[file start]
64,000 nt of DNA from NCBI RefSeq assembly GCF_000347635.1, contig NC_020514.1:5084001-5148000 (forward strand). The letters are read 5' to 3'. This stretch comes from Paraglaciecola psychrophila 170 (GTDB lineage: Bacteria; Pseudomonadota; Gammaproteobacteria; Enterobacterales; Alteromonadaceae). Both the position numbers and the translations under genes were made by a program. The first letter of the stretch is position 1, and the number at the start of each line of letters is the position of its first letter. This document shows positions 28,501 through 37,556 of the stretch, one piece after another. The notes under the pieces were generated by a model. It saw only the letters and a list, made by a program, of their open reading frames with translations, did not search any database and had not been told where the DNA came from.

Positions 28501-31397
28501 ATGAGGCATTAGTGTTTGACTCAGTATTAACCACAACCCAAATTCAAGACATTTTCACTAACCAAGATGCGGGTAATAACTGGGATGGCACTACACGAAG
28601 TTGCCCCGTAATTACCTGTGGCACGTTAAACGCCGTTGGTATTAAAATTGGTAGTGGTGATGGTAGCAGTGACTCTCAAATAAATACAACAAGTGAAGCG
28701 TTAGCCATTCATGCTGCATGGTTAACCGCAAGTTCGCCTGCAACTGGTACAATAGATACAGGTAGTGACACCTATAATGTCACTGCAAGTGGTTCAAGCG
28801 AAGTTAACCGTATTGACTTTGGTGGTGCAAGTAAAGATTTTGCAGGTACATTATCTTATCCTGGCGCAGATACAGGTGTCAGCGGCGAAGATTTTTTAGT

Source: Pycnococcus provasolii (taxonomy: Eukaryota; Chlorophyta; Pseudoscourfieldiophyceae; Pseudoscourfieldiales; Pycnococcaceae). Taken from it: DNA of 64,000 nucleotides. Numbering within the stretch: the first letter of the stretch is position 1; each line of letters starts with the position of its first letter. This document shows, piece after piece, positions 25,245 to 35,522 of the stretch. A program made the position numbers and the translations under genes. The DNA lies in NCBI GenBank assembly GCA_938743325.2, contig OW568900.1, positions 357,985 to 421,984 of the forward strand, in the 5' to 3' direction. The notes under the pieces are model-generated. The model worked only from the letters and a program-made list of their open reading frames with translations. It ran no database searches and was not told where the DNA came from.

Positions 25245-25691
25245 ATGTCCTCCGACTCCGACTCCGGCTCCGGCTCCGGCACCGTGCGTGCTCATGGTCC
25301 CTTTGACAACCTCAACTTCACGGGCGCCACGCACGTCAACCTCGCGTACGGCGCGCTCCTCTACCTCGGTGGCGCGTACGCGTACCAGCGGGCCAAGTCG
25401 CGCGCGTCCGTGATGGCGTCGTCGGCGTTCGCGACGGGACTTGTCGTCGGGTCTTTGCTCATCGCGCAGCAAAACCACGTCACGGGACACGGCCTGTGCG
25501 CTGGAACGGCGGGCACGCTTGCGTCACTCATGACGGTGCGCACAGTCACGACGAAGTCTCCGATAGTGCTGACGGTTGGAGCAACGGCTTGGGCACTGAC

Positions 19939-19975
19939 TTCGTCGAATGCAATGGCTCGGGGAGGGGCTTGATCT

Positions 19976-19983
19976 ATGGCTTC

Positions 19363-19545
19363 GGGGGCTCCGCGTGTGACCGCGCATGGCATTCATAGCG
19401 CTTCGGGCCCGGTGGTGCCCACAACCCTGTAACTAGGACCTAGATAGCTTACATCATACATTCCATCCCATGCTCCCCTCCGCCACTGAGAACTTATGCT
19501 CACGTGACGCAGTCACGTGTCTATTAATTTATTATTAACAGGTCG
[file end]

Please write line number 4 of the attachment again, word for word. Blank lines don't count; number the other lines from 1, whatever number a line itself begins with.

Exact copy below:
28601 TTGCCCCGTAATTACCTGTGGCACGTTAAACGCCGTTGGTATTAAAATTGGTAGTGGTGATGGTAGCAGTGACTCTCAAATAAATACAACAAGTGAAGCG